Altmann died Monday at her Cheviot Hills home after a long illness, said family friend E. Randol Schoenberg.
Altmann was an 82-year-old grandmother living in Cheviot Hills in 1998 when she enlisted Schoenberg, an attorney who was the son of a friend, to investigate the Nazi theft of her Jewish family's Klimt collection. The collection included Klimt's famous "Portrait of Adele Bloch-Bauer," hanging in the Austrian National Gallery.
The seemingly unwinnable battle took Altmann and Schoenberg to the U.S. Supreme Court — which ruled that the case could go forward. An Austrian mediation panel ultimately awarded Altmann and four other heirs the five Klimt paintings in January 2006.
"They delay, delay, delay, hoping I will die," Altmann said in 2001. "But I will do them the pleasure of staying alive."
Her family's triumph sent shockwaves through the art restitution world, museums — and the art market. Cosmetics baron Ronald S. Lauder bought the gold portrait of Adele, calling it the "Austrian Mona Lisa," for $135 million, a record at the time. It remains on permanent display at Lauder's Neue Galerie in New York. The four other paintings brought $192.7 million at auction at Christie's and disappeared into private collections after being shown at the Los Angeles County Museum of Art and the Neue Galerie.
"She never stopped believing that the paintings would come out," Lauder said. "I thank her for her resilience."
The seven-year legal battle was a raison d'etre for Altmann, a retired dress shop owner who was still selling clothes from her home when she began the case. She asked interviewers to excuse her when clients arrived, serving everyone Viennese coffee with dollops of whipped cream, addressing them as "my darling" and "my love."
Born Maria Viktoria Bloch-Bauer in Vienna on Feb. 18, 1916, Altmann was the youngest of five children of Therese Bauer and Gustav Bloch. Her mother's sister, Adele, married Gustav's brother, Ferdinand, who had taken over his father's sugar factory. After the Bauer sons died, the families united their surnames as Bloch-Bauer, in the style of Vienna aristocrats.
The Bloch-Bauers had their portraits painted by artists. Adele was a newlywed when Klimt began the gold-encrusted painting influenced by the Byzantine mosaics of Ravenna that became the "Portrait of Adele Bloch-Bauer." Along with "The Kiss," his erotically charged portrait of a passionately entwined couple, and "Judith," in which he portrays the Old Testament heroine as a bare-breasted femme fatale, the "Portrait of Adele Bloch-Bauer" was a masterpiece of his gilded phase and a sublime embodiment of Vienna's golden moment of artistic and intellectual vitality.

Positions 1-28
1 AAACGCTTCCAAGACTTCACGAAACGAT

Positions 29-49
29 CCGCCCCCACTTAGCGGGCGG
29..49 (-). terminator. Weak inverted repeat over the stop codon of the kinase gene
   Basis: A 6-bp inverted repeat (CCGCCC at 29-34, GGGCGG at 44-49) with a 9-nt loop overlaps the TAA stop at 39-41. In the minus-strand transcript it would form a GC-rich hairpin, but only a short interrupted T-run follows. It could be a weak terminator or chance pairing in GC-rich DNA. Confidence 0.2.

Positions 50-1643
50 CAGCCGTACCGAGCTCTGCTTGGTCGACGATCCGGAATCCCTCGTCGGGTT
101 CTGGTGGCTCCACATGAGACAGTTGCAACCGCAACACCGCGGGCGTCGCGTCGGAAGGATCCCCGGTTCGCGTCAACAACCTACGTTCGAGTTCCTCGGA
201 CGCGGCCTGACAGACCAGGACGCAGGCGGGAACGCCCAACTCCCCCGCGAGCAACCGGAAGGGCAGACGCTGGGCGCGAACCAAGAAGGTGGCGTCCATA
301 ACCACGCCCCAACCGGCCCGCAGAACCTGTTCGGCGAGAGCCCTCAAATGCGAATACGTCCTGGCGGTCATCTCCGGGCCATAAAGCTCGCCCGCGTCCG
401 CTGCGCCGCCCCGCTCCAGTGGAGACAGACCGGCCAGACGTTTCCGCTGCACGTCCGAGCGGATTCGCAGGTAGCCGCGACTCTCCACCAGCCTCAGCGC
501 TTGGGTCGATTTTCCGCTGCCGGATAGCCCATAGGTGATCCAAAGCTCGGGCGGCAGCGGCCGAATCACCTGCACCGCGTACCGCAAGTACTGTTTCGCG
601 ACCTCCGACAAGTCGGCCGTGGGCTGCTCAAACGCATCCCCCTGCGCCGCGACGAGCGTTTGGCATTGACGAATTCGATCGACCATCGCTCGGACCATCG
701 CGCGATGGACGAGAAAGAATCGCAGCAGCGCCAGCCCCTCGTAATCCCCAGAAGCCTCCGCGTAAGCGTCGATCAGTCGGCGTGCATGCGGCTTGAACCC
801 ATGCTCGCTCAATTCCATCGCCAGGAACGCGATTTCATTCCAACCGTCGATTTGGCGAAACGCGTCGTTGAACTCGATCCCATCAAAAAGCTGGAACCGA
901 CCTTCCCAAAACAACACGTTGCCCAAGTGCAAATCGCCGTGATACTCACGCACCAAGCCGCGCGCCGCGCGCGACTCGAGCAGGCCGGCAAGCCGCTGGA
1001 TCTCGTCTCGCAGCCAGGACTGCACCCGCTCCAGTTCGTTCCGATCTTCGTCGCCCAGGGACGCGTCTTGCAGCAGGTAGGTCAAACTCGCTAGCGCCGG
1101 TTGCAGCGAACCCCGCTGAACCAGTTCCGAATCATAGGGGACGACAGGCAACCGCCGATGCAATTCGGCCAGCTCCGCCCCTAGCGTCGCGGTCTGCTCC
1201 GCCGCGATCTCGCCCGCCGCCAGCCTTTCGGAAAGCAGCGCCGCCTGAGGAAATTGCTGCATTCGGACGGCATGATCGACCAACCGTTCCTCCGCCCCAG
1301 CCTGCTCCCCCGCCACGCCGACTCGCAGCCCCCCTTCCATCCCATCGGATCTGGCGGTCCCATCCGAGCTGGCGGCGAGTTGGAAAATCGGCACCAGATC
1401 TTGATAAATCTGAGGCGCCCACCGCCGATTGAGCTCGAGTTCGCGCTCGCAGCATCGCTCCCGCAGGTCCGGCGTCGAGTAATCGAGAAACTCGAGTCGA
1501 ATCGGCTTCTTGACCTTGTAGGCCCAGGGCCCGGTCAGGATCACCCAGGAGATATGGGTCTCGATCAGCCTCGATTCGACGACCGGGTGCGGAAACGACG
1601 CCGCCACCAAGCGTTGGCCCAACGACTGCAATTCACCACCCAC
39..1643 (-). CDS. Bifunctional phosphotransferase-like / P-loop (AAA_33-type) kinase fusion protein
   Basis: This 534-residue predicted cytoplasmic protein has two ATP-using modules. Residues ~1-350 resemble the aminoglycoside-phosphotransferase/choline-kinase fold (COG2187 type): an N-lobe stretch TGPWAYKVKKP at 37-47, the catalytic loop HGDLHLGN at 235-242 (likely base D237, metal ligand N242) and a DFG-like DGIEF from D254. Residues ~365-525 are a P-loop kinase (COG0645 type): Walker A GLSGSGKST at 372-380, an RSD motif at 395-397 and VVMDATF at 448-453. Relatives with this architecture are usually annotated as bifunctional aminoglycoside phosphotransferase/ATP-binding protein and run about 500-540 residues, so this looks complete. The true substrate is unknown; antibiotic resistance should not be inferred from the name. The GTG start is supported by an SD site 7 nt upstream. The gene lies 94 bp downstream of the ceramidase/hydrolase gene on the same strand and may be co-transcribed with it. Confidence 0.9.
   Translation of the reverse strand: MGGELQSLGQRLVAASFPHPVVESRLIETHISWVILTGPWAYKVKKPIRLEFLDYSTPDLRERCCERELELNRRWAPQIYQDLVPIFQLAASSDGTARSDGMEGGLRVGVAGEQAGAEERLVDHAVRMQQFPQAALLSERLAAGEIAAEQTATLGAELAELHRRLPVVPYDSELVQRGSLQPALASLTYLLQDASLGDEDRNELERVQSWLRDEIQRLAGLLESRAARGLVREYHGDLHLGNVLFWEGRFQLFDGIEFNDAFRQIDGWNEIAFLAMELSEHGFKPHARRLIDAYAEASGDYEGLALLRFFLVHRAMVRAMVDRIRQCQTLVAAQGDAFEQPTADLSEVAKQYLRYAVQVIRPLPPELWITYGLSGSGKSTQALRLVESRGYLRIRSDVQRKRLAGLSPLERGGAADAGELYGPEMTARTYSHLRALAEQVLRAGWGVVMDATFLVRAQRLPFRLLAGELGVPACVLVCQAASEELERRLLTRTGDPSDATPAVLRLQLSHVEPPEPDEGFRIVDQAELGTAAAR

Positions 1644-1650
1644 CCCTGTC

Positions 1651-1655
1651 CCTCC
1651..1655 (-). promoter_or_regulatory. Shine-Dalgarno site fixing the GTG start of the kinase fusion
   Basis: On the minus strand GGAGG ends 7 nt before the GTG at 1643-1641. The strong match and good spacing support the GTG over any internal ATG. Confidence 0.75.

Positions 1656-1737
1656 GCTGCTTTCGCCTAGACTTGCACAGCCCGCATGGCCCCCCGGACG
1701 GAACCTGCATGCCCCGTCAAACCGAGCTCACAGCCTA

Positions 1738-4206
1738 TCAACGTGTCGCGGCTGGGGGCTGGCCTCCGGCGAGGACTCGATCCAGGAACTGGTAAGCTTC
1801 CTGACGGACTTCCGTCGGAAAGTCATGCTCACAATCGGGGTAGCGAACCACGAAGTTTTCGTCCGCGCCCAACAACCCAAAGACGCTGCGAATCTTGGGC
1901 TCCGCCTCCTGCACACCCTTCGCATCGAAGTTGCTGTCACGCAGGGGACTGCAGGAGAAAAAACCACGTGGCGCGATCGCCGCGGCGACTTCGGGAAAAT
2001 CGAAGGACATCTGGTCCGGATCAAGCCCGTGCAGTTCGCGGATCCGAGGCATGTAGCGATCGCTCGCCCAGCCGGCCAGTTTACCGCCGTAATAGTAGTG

The portrait was a sensation when it was unveiled in 1907, and it made Adele an instant celebrity. Studded with Egyptian motifs and subtly erotic symbols, Adele's face floated in the painting like a silent screen star. Klimt painted Adele with an expression of such vivid restlessness and longing that viewers would question the relationship between Adele and the artist, a notorious seducer.
In 1912, Klimt completed a second portrait, rendered in a highly colored style more reminiscent of Matisse. This work showed an older Adele, with teeth stained by cigarettes and an expression that had turned from longing to resignation. Her only child born alive had died after just a few days; most viewed her marriage as a union of mutual respect.
Klimt died in February 1918, as World War I sounded the death knell for the Austro-Hungarian Empire.
Altmann was just a child when her celebrated Aunt Adele presided over a lively Vienna salon. A self-declared socialist and atheist, she was a rare woman in a man's world of ideas and arts.
Adele died suddenly in 1925 of meningitis at the age of 43. In her will, she had asked her husband to donate the paintings to the National Gallery upon his death.
But in March 1938, Adolf Hitler annexed Austria to Germany and cast a greedy eye on Vienna's wealth.
Altmann had just returned from her Paris honeymoon with her husband, Fritz.
"They now say Austria was a victim of the Nazis," Altmann said. "Believe me, there were no victims. The women were throwing flowers, the church bells were ringing. They welcomed them with open arms. They were jubilant."
Among Vienna's Jews, however, there was only terror. Synagogues were destroyed. Elderly Jews committed suicide. Family treasures were plundered, including Altmann's diamond necklace.